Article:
There is a saying in Tamil that ‘if one could afford to buy an elephant, can’t that person after all afford to buy the ankus (elephant goad)! In our case it was just the reverse – we could afford to buy an ankus in Rajasthan but not an elephant! I could not believe that even elephant goads would be sold, so it was instant purchase of an iron ankus, though there were others made of costly material also. My wife did not object to it, probably hoping to use it on me when I go out of control. Do I plan to buy an elephant? Oh, never, even if offered freely. Whether white elephant or black elephant, African or Asian elephant, maintaining an elephant is an elephantine task! The ankus stands majestically near a doll elephant in our showcase, to the amusement of visitors to our house. But I don’t care!

In the land of desert there were shops dedicated to the desert ship, i.e, camel. Shops there were piled up with make-up accessories for camels and horses. Unable to buy anymore, I could only scheme of looting one such colourful shop. To satisfy my desire, we bought camels and horses made of wood, leather, with minakari design, and key chains with cute, tiny figures of camel, horse, etc.  One unique piece was   a wooden horse completely covered with shiny mother-of-pearl pieces. Though slightly damaged, we bought it with my wife succeeding in bringing down the price with her bargaining skill in broken Hindi.  I simply love this horse!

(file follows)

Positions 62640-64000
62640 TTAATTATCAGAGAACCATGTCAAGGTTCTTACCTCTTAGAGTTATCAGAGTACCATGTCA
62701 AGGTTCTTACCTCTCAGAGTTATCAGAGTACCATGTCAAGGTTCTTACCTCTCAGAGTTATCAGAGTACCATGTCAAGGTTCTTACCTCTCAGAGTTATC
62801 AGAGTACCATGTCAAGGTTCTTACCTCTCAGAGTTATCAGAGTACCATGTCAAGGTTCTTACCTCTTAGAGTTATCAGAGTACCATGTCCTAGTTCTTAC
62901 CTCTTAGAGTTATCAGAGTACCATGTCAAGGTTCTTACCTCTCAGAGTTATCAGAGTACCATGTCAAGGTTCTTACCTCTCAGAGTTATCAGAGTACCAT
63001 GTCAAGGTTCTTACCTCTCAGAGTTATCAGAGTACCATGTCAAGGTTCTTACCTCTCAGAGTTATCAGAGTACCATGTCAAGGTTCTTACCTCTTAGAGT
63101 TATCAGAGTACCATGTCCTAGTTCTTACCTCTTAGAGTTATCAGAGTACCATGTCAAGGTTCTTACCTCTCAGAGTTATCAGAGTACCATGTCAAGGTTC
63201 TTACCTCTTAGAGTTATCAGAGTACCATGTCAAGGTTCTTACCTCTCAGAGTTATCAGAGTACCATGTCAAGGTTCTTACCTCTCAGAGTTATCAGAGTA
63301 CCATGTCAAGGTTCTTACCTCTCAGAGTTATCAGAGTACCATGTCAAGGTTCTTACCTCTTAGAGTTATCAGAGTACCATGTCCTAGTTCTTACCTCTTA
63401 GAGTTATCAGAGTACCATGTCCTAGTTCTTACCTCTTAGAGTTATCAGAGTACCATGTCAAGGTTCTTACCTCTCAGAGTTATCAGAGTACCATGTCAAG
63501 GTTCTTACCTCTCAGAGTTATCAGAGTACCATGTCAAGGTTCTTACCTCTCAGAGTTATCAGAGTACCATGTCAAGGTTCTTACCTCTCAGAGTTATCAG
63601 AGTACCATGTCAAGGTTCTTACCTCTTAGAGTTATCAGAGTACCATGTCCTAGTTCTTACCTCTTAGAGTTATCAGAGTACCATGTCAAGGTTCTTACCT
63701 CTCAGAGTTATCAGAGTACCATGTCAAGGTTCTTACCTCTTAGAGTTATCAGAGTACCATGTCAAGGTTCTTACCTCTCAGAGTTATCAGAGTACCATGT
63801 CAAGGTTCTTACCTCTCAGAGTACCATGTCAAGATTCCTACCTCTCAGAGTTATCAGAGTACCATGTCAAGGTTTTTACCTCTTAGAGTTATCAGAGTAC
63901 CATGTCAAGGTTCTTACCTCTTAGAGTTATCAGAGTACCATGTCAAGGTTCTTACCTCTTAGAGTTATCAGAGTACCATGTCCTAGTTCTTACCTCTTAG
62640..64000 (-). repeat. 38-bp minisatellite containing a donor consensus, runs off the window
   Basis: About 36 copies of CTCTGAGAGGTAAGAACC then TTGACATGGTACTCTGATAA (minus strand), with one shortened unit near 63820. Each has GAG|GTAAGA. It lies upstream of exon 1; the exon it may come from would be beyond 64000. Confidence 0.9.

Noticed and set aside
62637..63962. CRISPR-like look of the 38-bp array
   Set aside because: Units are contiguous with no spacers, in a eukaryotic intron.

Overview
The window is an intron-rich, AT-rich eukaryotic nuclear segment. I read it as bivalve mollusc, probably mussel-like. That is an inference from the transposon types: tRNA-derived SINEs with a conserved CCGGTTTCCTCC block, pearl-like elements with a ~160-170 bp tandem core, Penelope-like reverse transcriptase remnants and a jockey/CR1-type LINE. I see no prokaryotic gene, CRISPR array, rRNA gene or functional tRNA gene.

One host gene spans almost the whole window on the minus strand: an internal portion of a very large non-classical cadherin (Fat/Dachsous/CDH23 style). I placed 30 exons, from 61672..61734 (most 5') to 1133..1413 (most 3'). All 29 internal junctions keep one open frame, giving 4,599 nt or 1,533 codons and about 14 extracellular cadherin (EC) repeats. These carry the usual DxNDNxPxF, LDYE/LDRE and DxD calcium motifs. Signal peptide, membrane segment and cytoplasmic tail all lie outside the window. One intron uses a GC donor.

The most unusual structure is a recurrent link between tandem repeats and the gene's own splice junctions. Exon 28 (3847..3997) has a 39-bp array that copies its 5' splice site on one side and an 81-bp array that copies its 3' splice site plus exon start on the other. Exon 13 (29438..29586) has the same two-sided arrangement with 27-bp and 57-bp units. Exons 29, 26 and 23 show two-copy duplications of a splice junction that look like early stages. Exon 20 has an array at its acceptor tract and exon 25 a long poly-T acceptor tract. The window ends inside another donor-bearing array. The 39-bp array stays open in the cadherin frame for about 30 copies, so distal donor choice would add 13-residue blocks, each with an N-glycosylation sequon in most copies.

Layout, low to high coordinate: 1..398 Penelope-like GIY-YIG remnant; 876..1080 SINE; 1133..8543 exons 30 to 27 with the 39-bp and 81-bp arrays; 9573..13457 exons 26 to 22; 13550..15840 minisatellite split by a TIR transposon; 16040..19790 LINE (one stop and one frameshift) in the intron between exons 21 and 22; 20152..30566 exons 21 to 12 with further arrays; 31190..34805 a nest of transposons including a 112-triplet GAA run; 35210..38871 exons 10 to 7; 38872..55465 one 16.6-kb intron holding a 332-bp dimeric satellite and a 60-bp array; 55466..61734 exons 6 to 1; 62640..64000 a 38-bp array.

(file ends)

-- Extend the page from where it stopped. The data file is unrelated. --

Returning from Rajasthan without katputlis (puppets) would be mockery. We bought half a dozen pairs to be presented to near & dear ones, to remind them that we are all katputlis in our life drama on this world stage. Finally, we were left with a snake charmer set – husband and wife pair.

Needless to say, shops in Rajasthan are stacked with marble items of all sizes, shapes, gods, saints, humans, animals, birds and other items. You ask, and they have it! I fell flat for a lady whose beautiful face could be seen through her gunghat covering. My wife was not jealous and asked me to lift her. But she was quite heavy, so I dropped her, I mean, dropped the idea of purchasing the marble figurine. She still haunts me! Instead, we went for an assortment of marble items carved out of pink, white and grey marble, like candle stands with inlay work, miniscule figures of elephant with howda (seat) on its back, camel, horse, etc.